Q: What is the endgame for Zillow with a move like this? Is it to provide origination software solutions to mortgage originators overall? Or just to enhance the functionality of the Mortgage Marketplace quoting service?
A:This acquisition lets Zillow deliver marketing and productivity solutions to mortgage lenders to help them grow and manage their business. It also translates to a better consumer experience.
Q: What if an originator is quoting rates on Zillow and uses their own software (like Calyx Point, Encompass, Dorado, et al)? How do they reconcile what’s happening on Zillow with their own software?
A: Lenders on Zillow can select whichever pricing, lead management and loan origination software or software combinations they’d like. For lenders using Mortech to quote on Zillow, many use Mortech’s software for quoting/pricing and lead management and then use Mortech’s integration with loan origination software companies like Calyx, Ellie Mae and others to transfer the borrower data to their own software for underwriting and approval. For lenders using other partners to quote on Zillow, they have similar options – they can use any partner they’d like to quote on Zillow and can transition the borrower information to their lead management and/or loan origination software whenever they’d like to do so.
So I came into my first 2013 business planning meeting intrigued by the sheer volume of home buyer and owner traffic on Zillow. Now I’m starting to see more clearly what it means for lenders, realtors and consumers.
A quick point I also made to my realtor friend at lunch Monday is that Zillow bought a firm called Buyfolio last week which is a service where home shoppers can search, track, organize and discuss listings with their family and real estate agent. That acquisition is intended to suck realtors in deeper into the Zillow machine.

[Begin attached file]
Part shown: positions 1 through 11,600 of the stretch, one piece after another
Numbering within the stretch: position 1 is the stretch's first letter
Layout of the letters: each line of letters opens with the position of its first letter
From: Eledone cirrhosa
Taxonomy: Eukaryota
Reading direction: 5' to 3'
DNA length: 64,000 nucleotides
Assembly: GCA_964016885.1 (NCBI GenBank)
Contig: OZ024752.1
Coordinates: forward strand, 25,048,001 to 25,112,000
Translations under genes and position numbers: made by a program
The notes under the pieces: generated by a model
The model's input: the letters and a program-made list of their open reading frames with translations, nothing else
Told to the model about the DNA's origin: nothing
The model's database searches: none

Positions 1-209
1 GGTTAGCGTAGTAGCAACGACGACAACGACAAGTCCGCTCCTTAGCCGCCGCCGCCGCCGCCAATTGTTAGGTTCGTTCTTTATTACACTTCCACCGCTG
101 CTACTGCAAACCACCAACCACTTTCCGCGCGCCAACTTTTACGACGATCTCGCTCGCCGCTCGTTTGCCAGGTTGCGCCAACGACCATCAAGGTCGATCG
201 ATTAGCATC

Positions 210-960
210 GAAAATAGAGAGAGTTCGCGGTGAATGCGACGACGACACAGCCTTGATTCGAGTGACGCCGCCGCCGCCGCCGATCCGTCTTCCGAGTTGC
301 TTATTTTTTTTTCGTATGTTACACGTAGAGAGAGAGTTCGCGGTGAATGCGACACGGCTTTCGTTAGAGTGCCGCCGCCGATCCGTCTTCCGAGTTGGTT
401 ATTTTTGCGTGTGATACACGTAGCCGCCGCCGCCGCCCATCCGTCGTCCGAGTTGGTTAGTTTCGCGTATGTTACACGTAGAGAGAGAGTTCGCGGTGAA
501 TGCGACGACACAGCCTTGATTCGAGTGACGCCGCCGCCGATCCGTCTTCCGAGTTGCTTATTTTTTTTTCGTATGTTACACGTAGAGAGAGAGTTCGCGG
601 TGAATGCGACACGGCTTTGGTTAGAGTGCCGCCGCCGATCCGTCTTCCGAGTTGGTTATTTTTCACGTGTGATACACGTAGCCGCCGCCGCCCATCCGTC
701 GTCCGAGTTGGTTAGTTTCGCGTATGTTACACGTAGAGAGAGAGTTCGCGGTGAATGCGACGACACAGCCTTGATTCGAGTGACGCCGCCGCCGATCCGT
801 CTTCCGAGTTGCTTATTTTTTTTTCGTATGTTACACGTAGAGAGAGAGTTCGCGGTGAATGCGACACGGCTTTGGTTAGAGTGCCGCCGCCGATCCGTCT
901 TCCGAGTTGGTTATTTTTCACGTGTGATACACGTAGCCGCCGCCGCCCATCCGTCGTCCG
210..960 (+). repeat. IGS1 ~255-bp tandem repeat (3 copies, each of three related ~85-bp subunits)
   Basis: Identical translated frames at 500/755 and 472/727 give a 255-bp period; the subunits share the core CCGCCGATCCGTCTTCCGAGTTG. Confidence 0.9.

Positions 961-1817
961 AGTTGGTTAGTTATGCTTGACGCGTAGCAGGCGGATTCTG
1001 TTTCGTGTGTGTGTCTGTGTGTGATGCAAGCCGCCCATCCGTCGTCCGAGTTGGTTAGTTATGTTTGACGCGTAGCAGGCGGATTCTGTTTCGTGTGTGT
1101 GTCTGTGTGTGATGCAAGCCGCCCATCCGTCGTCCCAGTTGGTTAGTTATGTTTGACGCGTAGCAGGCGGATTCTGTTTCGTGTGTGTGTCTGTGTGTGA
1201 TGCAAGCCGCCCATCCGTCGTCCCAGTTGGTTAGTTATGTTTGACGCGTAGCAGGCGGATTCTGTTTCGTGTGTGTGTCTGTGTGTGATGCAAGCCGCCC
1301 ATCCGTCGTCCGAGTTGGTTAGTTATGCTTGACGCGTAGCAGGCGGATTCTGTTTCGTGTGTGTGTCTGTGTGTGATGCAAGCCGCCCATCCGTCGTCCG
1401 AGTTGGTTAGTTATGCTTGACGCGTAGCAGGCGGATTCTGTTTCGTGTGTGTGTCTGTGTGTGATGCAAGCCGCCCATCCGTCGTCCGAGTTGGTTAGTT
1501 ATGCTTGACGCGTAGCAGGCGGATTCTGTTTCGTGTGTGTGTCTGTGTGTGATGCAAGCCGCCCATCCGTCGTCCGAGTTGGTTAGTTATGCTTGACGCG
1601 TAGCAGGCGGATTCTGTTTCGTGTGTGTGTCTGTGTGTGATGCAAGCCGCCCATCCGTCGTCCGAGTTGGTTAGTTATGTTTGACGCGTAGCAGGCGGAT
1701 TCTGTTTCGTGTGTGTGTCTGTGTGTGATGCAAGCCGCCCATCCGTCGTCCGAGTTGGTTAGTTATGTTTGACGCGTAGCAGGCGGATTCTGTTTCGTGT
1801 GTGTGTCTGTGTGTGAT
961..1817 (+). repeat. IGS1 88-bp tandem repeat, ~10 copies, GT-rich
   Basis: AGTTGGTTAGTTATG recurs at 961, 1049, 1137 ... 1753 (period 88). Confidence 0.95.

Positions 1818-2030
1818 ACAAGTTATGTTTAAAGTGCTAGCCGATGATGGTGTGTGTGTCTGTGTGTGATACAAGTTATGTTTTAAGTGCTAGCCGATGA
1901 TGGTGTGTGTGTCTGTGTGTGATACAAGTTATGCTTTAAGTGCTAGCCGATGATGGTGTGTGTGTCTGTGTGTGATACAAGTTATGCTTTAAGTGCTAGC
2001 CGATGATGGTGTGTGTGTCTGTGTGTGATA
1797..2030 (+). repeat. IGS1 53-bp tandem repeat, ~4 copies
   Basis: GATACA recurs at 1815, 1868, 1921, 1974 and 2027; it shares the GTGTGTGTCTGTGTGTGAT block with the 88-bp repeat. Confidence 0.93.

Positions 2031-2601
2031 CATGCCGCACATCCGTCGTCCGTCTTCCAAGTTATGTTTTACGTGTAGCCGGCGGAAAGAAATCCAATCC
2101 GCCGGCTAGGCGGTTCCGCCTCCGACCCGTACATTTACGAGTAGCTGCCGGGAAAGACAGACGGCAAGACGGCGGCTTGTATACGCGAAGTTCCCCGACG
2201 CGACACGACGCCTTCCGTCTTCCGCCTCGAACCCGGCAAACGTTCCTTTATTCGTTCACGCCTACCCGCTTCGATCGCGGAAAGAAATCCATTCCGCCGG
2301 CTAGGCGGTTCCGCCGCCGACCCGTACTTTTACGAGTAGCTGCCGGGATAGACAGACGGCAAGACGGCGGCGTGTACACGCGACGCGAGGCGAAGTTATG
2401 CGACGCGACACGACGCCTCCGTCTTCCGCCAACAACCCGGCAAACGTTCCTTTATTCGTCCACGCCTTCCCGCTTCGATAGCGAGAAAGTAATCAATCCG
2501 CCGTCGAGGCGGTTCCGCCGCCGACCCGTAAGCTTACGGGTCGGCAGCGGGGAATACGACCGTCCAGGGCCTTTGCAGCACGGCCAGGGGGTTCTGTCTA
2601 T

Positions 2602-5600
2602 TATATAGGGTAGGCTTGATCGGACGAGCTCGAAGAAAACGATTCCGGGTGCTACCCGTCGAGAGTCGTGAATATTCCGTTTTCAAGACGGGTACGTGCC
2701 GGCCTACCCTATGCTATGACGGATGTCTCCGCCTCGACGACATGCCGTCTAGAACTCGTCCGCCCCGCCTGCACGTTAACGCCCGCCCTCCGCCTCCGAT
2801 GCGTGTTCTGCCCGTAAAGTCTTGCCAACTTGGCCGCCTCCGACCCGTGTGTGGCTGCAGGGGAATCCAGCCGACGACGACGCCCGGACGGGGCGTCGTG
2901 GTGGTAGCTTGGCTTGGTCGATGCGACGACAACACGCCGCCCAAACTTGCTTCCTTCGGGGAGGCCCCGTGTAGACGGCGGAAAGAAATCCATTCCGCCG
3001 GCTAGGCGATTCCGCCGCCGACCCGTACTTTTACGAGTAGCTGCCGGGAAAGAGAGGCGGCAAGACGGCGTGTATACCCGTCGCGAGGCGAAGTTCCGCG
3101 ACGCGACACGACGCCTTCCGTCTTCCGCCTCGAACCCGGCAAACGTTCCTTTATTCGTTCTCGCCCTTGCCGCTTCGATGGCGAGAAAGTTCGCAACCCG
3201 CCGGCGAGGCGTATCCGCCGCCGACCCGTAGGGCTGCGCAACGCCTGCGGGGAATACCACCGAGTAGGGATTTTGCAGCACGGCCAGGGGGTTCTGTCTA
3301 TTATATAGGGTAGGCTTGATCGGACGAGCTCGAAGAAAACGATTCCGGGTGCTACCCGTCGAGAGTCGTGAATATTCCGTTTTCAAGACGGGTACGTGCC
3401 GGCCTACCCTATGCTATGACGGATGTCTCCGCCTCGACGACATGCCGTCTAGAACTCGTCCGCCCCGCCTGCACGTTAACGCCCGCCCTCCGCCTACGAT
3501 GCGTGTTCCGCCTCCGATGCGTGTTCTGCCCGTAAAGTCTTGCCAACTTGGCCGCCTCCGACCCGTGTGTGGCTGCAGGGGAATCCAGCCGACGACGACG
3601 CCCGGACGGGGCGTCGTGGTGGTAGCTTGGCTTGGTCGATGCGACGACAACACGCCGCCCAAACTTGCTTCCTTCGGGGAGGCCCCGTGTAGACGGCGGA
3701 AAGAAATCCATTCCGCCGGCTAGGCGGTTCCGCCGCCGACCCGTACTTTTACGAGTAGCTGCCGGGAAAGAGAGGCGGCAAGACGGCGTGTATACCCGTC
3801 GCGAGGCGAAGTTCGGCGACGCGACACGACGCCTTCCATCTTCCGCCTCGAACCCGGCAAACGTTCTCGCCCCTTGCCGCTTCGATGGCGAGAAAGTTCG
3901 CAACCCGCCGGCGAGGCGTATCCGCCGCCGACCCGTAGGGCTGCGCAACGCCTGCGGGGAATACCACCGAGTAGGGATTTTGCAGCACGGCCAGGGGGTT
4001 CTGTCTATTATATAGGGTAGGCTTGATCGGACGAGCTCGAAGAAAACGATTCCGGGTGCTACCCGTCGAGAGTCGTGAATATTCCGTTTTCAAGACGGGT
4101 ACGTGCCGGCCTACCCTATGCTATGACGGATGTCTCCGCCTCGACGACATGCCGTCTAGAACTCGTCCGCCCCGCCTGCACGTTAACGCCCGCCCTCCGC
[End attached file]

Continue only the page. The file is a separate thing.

And as a lender, my hesitancy to build a model around the Zillow mortgage platform has been twofold:
(1) I’ve got a few key business lines that are each standalone models requiring budgets, staffing, and focus. Nothing where you’re working with consumers daily is for dabbling. You have to be all in or the experience you create for consumers is going to fall short.
(2) I’ve been concerned that whatever client acquisition activity happens on Zillow can’t immediately and easily be integrated into the loan origination software I’m already required to use.
Zillow’s move this week goes a long way toward addressing item 2. So as a business planning consideration for me, it’s really more about item 1: do I want to build a new business line around the Zillow platform?
I’ll continue monitoring and budgeting it for myself, but one thing is becoming very clear:
Real estate and lending pros who ignore Zillow are doing so at their own risk.
As for investors chattering about how Zillow took a hit this week after issuing weaker 4Q earnings guidance, consider what you’re reading here, and dig a little deeper on Zillow’s monetization plans in residential real estate and lending sectors.
– Zillow Buys Mortech To Enhance Lender Services On Zillow Mortgage
– Follow $Z on Stocktwits for realtime Zillow company and stock price news
Disclosure: I don’t quote rates on Zillow. I don’t own any Zillow shares.